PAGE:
As I write this, the world is in a bit of a panic about COVID-19 — and understandably so. Much is unknown. Many will die.
Fear is huge right now because much of the world is a stranger to this degree of powerlessness. Nobody likes sudden, involuntary changes: being told to work or school their kids from home, to avoid contact with others. It’s tough. Disruptive. Confusing.
In times like these, it really sucks to have no higher power or faith in an afterlife. If we lack faith, we fight out of an amorphous, unrelenting fear. If we possess a working faith, we attend with care to each precaution, surrender what’s beyond our control, and trust that, though perhaps in ways beyond our understanding, all will be well.
For that matter, all may be better. Considered from a broad enough perspective, COVID-19 can be seen as a gift. This pandemic is teaching humanity, more vividly than anything heretofore, the crucial, overdue, and catastrophically-denied lesson that all of us share one planet. Humanity is, in fact, one big global community. National boundaries mean no more to this virus than they do to impacts of climate change. Both are everyone’s problem.
Surrender is simply saying, “What is, is. I have no power to change X, but I do have power to perform Y.” For instance, in the case of alcoholism, X is that we have it — a fact that won’t ever change. Y is our program of action: going to AA meetings, doing stepwork, and being of service to others.
A continuing counter-intuitive surrender for me is the fact that I’m a spiritually leaky bucket: No matter how many meetings I’ve gone to, how deeply I know the steps, or how much service I’ve offered in the past, my spiritual bucket gets empty again if I don’t continue filling it. My mind tells me, “Oh, I’m so smart now! See how my Big Book is read to tatters? I can stay sober on my own!” I certainly want to believe that. I certainly don’t want it to be my ticket to misery and an early death. But it would be. I need to believe what I want not to believe.
Surrender to the afterlife and spirit world has, weirdly enough, posed an even harder, more counter-intuitive challenge. I’ve had to say, “What is, is.” In this case, I mean both the reality of the spirit world and society’s disdain for it. I’ve experienced so many paranormal phenomena that I can no longer subscribe to the culturally dominant model of reality as exclusively material. That model stands in blatant contradiction to my Weird Things — direct experiences of seeing a ghost, prescience, clairvoyance, and communications/interventions from the dead and from my guardian angel.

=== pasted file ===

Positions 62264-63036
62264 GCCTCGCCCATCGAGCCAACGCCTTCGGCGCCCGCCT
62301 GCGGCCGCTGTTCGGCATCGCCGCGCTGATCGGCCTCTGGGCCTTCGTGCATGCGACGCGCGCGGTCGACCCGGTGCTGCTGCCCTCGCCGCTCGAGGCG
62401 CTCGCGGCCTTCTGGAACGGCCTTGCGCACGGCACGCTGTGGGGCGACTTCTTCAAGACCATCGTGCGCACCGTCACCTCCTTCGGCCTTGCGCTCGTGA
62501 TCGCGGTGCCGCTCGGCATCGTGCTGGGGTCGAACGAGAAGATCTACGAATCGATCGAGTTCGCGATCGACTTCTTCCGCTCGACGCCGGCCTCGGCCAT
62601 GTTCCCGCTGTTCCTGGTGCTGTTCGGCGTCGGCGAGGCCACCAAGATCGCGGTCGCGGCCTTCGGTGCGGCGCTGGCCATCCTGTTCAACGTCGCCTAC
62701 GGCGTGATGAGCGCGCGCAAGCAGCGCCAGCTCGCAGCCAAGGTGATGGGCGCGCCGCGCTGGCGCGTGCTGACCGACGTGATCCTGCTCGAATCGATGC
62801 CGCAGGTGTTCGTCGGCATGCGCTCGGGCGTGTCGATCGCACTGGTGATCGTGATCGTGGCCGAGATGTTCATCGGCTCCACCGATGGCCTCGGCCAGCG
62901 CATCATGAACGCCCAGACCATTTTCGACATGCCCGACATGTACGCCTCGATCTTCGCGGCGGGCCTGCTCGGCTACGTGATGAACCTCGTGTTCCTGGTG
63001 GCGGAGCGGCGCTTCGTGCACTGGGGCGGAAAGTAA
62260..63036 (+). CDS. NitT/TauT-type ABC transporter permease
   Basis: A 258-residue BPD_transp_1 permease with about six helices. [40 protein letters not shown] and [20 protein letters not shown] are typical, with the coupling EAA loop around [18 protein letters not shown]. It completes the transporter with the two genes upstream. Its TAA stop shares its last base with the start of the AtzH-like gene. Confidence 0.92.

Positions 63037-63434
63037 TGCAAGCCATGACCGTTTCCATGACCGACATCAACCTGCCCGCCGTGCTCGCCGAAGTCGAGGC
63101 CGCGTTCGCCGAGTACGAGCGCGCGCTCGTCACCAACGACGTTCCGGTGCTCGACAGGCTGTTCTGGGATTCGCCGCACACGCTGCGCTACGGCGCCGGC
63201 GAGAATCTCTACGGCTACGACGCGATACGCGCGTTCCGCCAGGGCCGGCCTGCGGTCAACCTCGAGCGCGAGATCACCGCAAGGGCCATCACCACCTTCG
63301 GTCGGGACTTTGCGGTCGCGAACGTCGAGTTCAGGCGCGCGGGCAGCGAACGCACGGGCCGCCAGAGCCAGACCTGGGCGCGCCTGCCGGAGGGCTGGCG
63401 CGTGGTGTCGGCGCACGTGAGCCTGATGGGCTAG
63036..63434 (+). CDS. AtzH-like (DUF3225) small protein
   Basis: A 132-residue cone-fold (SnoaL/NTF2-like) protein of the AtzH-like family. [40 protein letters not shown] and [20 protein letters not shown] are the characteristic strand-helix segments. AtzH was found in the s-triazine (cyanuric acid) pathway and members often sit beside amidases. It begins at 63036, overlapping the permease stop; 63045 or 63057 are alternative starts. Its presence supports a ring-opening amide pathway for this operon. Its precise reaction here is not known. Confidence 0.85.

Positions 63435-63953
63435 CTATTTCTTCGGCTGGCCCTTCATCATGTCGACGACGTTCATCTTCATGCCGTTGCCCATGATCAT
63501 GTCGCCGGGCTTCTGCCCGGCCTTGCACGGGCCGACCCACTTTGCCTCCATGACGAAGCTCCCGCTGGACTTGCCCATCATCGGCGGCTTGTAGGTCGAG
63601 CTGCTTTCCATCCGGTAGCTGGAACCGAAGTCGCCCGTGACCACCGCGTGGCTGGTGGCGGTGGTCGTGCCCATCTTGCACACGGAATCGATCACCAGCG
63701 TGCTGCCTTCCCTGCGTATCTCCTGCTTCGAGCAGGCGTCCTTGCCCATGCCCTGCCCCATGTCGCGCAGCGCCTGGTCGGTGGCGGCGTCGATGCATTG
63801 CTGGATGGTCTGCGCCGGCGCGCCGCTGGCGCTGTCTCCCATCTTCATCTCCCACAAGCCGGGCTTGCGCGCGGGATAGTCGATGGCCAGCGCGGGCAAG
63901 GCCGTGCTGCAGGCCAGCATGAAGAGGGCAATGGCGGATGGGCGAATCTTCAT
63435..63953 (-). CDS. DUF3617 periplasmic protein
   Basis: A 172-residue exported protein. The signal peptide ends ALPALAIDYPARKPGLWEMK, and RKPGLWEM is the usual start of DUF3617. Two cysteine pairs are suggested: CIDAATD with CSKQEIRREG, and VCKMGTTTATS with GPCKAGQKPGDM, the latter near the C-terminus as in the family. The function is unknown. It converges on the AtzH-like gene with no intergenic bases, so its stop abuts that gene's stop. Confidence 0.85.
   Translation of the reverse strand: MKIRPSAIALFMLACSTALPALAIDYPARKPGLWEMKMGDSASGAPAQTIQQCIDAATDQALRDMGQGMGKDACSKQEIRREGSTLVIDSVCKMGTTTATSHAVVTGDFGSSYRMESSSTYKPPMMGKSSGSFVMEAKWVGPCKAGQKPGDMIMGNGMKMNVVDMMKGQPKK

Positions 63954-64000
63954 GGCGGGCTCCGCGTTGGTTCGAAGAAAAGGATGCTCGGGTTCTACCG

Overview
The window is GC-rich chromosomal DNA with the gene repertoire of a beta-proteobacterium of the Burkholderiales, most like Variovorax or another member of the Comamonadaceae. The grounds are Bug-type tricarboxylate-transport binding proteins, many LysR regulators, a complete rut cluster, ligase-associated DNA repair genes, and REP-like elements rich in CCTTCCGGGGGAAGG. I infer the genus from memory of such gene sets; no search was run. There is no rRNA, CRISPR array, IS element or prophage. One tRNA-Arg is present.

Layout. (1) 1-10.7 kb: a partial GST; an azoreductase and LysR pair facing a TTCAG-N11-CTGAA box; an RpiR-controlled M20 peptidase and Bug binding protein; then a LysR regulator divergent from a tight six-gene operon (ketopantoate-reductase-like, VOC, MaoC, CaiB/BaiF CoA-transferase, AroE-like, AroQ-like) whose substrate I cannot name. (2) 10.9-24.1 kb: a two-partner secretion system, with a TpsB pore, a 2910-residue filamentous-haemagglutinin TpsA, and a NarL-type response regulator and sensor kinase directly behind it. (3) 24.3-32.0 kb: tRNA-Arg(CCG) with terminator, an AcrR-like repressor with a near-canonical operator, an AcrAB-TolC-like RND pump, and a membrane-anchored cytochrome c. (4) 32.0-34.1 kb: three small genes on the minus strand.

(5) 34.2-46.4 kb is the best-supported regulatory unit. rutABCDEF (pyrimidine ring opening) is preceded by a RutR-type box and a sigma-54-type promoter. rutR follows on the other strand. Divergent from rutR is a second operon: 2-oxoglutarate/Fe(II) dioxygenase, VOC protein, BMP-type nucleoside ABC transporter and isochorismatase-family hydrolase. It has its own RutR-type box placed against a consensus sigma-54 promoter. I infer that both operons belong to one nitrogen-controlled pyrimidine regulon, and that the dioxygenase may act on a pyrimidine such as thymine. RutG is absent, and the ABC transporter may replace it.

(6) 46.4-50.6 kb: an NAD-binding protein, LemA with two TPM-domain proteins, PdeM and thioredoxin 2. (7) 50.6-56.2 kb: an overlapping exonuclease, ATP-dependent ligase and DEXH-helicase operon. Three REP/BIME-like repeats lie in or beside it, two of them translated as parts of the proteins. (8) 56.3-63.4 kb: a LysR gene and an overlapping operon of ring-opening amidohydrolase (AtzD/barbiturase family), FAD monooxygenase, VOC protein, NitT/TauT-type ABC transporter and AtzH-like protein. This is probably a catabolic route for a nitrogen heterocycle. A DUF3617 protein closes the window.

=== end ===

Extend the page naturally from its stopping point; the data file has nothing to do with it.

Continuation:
I never wanted a Near Death Experience (NDE) any more than I wanted alcoholism. Following my NDE, I denied it as doggedly as I did alcoholism, clinging to my familiar materialism as much as I did to familiar drinking. I kept right on refusing to change when I saw a ghost, knew my nephew would die, and began to hear a voice that advised the opposite of what I, myself, had decided. Materialist science would lump all these together as delusions — my mind playing tricks on me. For decades, I simply shut away whatever materialism could not explain.
But there came a point when I could no longer hold out. I had to say, “What is, is! I have no power to change X — that I know the spirit world firsthand and that society dubs me a moron for saying so. I do, however, have power to perform Y — find others who share my truth.” Finding the sanctuary of IANDS, where everyone’s materialist schema has been pried from their equally reluctant intellectual grasp, has solidified my outlook.
What does all this have to do with COVID-19? Today, I volunteer for Seattle IANDS by interviewing NDErs and writing up their stories for our bi-monthly newsletter (print only, at this point). During the time they were dead, several interview subjects were shown, each through their own visual metaphor, that the spirit world is constantly working to guide humanity forward toward the light of universal love. Here are two interview excerpts:
“The largest light table was behind those two, a huge one with many saints around it. I couldn’t hear, but I knew they were talking about the planet – how to help it. More than any of the others, these saints had to allow. They were so serious because of all they were letting unfold.”
“I saw a city of diamond brightness. I knew the city contained highly advanced beings – angels and great souls [who] were building the future of humanity. I was given the revelation that… sometimes the intended purpose doesn’t unfold.”
Each seeks words to describe a hybrid of guidance and letting be. Both chose the word “unfold.” I’m reminded of the way we teach small children: we present them with a toy or a problem to solve that we think offers them an opportunity to learn; then we let them have at it.
God, according to countless NDErs, wants us to learn. Many were offered a choice to return and complete their learning in this life, or proceed unfinished to the next — but lose all they’d learned. “I viewed it much the same as having to repeat a grade in school,” says one who drowned river rafting.
When I put this whole picture together, I see a benevolent god calling some souls home while giving humanity at large a nudge to wake the fuck up. In the single month since COVID-19 went international, the entire world has radically changed its ways of daily life, ceasing to commute, flying less, and producing less stuff — with the cumulative global effect of slashing our CO2 output beyond anything ever dreamed possible.
Learn, god is urging us, that all is one! — humans, animals, plants, Gaia, and god.
One response to “Surrender and the Big Picture”
Thanks for sending! I love it.
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